Abstract: This short course will introduce polyhedral meshing. We will start with the definition and a brief history of the main methodologies used today for polyhedral mesh generation. The relative merits of a few generation algorithms will be reviewed and attention will be paid to explain the benefits and the difficulties that can be encountered by those new to this particular form of mesh generation. Finally, an insight of where the polyhedral mesh generation is going will be provided.

Enrichment Track Instructors

Amir Vaxman, Utrecht University, Utrecht, Netherlands

Title: Challenges in Meshing and Form-Finding for Architectural Geometry

Biography: Amir Vaxman is an assistant professor in the Geometric Computing Group in The Department of Information and Computing Sciences at Utrecht University, The Netherlands. He was a postdoctoral fellow at TU Vienna, working with Helmut Pottmann in the Geometric Modeling and Industrial Geometry group. He received his PhD from the Technion-IIT under the supervision of Gill Barequet. His research focuses on vector and directional-field design, and architectural geometry, with an emphasis on polyhedral meshes.

Email questions to: A.Vaxman@uu.nl.

Abstract: There are two major concepts in geometric shape design for architecture: the combinatorics, which is the connected set of elements that tessellate and represent the object, and the geometry, which is the embedding of the object in space. Both concepts are dependent and complementary, and often equally important both visually and structurally.

Designing shapes and meshes for architectural realization must meet both functional and aesthetic demands: on the functional side, the meshes must adhere to constraints such as stability, face planarity, prescribed space measures, uniform elements for cost effectiveness, and ease of fabrication and assembly. On the aesthetic side, the design process must be flexible enough to meet the vision of the architect, and provide full freedom of expression and intuitive user control. In addition, designers and architects constantly seek to work with novel and unconventional meshes, such as polyhedral patterns, circular arcs, and more.

I will give an account of the mathematics and algorithms behind these design methods. They are derived from notions in discrete differential geometry and numerical optimization. The course will focus on two aspects: geometry-from combinatorics, which is about finding the form of a shape to address user input on a fixed mesh, and combinatorics-from-geometry, which is about creating meshes that fit a given geometric shape design, and adhere prescribed constraints

Nancy Hitschfeld and Cristobal Navarro, University of Chile, Santiago, Chile

Title: GPU Programming for Meshing Algorithms

Nancy Hitschfeld Biography: Nancy Hitschfeld received her BSc and MSc degrees in Computer Science from the University of Chile in 1984 and 1987, respectively. She received a PhD in Applied Sciences (Technischen Wissenschaften) from the Swiss Federal Institute of Technology (ETH-Zurich) in 1993. Currently, she works as an associate professor at the Computer Science Department (DCC) of the Faculty of Physical and Mathematical Sciences at the University of Chile. Her main research interests include geometric modeling, polygonal and polyhedral meshes, and parallel algorithms (GPU computing), for problem solving in computational science and engineering applications. She received two best papers awards, one of them with Cristóbal Navarro for improving the efficiency of thread mapping onto triangular domains for GPU architectures. Cristóbal and Nancy were awarded an NVidia GPU Research Center in 2016.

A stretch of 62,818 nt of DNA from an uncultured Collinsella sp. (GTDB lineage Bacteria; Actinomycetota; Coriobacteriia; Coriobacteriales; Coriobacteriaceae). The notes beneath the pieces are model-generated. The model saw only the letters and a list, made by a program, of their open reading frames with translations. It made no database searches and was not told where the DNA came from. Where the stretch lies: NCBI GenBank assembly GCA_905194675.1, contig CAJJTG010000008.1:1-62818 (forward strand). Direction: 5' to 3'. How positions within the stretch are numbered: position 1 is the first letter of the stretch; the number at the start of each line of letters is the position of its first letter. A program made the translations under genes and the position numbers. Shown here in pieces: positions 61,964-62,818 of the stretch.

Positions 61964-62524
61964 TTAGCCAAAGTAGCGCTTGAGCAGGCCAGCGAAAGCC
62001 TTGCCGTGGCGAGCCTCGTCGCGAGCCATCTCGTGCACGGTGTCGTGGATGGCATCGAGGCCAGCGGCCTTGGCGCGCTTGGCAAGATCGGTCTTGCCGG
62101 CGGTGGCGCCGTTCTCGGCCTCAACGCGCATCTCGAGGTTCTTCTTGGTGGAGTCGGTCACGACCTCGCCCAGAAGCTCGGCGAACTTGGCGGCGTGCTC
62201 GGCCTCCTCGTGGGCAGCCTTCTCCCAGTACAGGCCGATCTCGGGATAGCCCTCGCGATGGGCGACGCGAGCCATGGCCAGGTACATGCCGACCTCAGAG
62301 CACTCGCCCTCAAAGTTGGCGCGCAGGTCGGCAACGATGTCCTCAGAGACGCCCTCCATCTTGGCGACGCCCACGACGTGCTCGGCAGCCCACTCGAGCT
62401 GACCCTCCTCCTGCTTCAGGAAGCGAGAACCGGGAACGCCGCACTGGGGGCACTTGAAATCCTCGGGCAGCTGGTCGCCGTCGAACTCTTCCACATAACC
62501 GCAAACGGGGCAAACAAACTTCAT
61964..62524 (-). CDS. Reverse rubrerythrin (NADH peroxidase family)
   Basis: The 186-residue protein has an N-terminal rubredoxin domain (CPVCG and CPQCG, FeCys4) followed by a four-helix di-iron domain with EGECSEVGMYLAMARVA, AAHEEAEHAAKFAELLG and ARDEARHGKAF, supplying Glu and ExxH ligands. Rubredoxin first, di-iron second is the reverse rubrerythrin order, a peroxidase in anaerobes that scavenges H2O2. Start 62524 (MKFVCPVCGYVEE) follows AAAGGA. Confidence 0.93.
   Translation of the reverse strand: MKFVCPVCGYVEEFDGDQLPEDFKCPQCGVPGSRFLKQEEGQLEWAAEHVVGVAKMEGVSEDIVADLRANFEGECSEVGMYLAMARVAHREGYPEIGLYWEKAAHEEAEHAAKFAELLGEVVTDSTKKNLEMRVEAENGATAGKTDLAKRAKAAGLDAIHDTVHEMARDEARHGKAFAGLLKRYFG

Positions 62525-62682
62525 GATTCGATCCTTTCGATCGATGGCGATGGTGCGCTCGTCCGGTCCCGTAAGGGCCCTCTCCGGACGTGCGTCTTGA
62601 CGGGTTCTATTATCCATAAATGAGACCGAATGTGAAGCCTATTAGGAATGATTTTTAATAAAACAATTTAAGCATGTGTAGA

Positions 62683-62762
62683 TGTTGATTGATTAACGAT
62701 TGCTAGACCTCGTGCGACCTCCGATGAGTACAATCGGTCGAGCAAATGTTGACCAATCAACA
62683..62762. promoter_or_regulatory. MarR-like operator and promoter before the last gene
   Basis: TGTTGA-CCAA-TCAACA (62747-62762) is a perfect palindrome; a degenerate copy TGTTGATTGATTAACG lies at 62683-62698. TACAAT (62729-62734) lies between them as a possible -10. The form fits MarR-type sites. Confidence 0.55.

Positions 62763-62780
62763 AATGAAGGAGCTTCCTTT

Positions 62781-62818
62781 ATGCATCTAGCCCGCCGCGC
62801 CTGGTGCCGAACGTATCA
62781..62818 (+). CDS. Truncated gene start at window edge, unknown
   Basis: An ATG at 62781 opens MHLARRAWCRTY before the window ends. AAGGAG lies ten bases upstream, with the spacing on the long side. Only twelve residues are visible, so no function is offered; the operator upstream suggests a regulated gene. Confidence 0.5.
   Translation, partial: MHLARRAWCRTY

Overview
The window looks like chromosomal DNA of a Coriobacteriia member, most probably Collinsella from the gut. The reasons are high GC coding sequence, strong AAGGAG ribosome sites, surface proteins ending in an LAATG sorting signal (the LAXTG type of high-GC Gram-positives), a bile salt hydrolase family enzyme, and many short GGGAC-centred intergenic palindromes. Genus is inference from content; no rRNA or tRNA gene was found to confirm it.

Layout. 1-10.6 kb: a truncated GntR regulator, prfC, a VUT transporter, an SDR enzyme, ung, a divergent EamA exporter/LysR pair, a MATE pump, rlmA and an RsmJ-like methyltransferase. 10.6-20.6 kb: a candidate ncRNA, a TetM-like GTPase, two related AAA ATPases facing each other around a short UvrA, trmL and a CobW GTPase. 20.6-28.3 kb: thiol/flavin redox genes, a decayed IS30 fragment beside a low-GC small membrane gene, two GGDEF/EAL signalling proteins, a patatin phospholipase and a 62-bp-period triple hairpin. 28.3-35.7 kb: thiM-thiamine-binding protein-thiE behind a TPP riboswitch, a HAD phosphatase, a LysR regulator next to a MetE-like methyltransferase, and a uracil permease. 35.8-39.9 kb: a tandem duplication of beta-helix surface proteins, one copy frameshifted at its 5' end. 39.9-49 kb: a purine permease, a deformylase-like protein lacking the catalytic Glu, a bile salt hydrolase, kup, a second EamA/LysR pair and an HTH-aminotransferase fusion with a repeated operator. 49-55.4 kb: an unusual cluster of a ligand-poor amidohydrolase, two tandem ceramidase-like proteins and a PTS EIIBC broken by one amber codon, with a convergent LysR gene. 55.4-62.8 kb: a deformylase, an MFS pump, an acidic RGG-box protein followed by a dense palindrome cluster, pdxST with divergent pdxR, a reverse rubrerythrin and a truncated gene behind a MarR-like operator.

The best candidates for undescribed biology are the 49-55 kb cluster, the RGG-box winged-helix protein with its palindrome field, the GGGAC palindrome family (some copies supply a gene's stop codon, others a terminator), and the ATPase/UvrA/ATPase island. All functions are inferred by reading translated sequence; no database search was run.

Email questions to: nancy@dcc.uchile.cl.

Cristóbal A. Navarro Biography: Cristóbal A. Navarro is an assistant professor at the Institute of Informatics of Universidad Austral de Chile. He received his PhD in Computer Science from the University of Chile in 2015. His research interests include High Performance Computing, Computational Physics and Real-time Computer Graphics. He is currently the main researcher of a Fondecyt Postdoc project aimed at studying efficient thread mapping techniques for GPU computing.

Email questions to: cristobal.navarro.g@gmail.com.

Abstract: This course focuses on how to represent and manipulate triangular meshes with GPU Computing in order to accelerate geometrical computations. Its target audience is those motivated by, or with a background in, computational geometry but who are new to GPU computing. The course has been designed to be highly practical and illustrative, so that the attendees can get a clear idea of which computing patterns, designs and strategies are the ones that will produce efficient GPU performance. Fundamental concepts of GPU computing will be introduced along with relevant techniques to make optimal use of GPU hardware, such as thread branching, coalesced memory, effective use of shared memory, thread mappings onto a triangular mesh, dynamic memory allocation, thread-safe exclusion mechanisms for neighboring triangles, and indeterminate decisions and traversals over the discrete graph structure of unstructured meshes. Part of the course includes a hands-on tutorial where attendees can apply the techniques to (1) transform any triangulation into a quasi-Delaunay triangulation, and (2) simplify meshes using a parallel edge-collapse technique.

Your web site contact: kloeppk@sandia.gov